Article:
Published On: Wed, Oct 16th, 2019

Russia holds US military after super-nuke blast spews radiation 1,000 times lethal dose | World | News

The exploded Burevestnik missile was a next-generation prototype weapon which is both nuclear-powered and nuclear-tipped and capable of staying aloft indefinitely and probing enemy defences before striking. The malfunction and subsequent blast caused the death of five scientists and today three US military attaches were held in Russia on a train close to the remote town where a missile test took place. The trio were named as US Embassy Navy Attache First Rank Captain William Whitsitt Curtis, US Embassy Attache Gerry Arriola Anthony and US Embassy Attache Colonel DS Dann. The Burevestnik missile – which is referred to by NATO as SSC-X-9 Skyfall – is regarded as a doomsday weapon. 

They were detained two days ago on a train en route from Nyonoksa to Severodvisnk, according to REN TV. 

They were accused of violating the rules of their stay in Russia which forbids travel to restricted zones without prior permission. 

A report today said the three had been later released after a document check – preventing a major diplomatic incident.

It was unclear how long they were held. 

“While in Severodvinsk, access to which is restricted for foreign nationals, they were unable to produce documents necessary for visiting the city,” said the REN TV report.

Other reports suggested they were held in Severodvinsk.

An earlier US intelligence assessment found that the explosion on August 8 in the sea off Nyonoksa came during a recovery mission to salvage a lost Burevestnik  missile from the beneath the surface. 

This nuclear-powered missile – capable of flying for days on end as it probes weaknesses in Western defences – is reported to be ready to go to war by 2025. 

Last week U.S. Deputy Assistant Secretary of State Thomas G. DiNanno told a United Nations committee: “The United States has determined that the explosion was the result of a nuclear reaction that occurred during the recovery of a Russian nuclear-powered cruise missile.”

He went on: “The missile remained on the bed of the White Sea since its failed test early last year, in close proximity to a major population centre.”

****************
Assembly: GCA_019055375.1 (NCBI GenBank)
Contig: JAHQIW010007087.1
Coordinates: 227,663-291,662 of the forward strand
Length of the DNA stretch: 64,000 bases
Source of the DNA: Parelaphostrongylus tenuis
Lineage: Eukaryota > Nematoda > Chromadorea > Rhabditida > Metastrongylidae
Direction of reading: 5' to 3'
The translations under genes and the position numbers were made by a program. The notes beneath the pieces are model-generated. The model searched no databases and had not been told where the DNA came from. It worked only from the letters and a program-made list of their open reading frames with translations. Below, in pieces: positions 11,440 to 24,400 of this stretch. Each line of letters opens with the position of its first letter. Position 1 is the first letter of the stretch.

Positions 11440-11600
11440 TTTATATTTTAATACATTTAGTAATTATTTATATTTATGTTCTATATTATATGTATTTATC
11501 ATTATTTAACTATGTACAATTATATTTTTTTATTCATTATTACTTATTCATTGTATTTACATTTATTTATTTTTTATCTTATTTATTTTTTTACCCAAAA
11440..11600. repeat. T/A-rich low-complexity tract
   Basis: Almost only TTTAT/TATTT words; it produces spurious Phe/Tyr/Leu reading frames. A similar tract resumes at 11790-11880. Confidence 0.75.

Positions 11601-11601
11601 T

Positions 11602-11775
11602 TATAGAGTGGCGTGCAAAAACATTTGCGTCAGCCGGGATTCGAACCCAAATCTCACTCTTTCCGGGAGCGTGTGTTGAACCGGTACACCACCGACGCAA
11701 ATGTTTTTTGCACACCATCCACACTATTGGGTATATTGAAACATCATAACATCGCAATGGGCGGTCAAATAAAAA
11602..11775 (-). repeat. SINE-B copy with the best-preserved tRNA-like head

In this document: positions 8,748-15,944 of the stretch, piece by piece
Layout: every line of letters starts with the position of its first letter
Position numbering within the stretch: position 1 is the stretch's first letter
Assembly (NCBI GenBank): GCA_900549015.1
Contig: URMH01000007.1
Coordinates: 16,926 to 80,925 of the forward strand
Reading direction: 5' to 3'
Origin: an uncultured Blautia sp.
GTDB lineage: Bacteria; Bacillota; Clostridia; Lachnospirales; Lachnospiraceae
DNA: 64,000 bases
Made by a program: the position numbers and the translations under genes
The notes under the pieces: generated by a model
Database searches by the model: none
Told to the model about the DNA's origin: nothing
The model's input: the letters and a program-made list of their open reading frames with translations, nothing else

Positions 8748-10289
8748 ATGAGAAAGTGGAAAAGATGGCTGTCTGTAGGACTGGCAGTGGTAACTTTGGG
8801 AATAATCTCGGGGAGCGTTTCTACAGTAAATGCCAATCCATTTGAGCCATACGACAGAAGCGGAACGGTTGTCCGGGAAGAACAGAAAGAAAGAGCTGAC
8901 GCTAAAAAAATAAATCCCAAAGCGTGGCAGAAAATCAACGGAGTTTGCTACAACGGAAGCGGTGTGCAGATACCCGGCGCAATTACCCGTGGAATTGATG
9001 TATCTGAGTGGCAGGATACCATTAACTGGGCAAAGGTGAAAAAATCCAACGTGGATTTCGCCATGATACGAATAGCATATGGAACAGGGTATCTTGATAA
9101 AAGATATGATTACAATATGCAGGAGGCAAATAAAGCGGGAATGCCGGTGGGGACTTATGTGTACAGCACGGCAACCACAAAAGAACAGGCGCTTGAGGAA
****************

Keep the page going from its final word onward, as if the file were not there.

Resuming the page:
There were earlier disputes over whether the Burevestnik or another weapon was involved in what went wrong in the White Sea which local officials said had caused a radiation spike.

Pictures revealed the sea platforms or pontoons involved in the  explosion after which Moscow was accused of a Chernobyl-style cover-up. 

One appears to be seriously damaged. 

One victim reportedly suffered a radiation dose “one thousand times higher than lethal”.

At least five were killed in the explosion.

All were involved in Russian missile testing.

Russian officials later said the Nyionoksa area was safe and uncontaminated.

This contradicted a stark warning to locals from a military figure in the aftermath of the nuclear accident. 

He warned villagers not to go to the site where the pontoons are washed up. 

“Those (radioactive) elements may still be there, in the sea,” he said.

“The sea may throw out on the shore those things on the pontoons that were destroyed…

“Some people are already planning to visit this place, to share all this.

So I would like to warn you – you should not do this, because it can lead to problems that you are afraid of…

“Horrors would follow.

“This is what I am warning you about.”

He also told villagers who live close to the testing site that one pontoon had exploded from underneath…

“They were killed because the pontoon was lifted up into the air.

“And those on the pontoon got dreadful injuries.”

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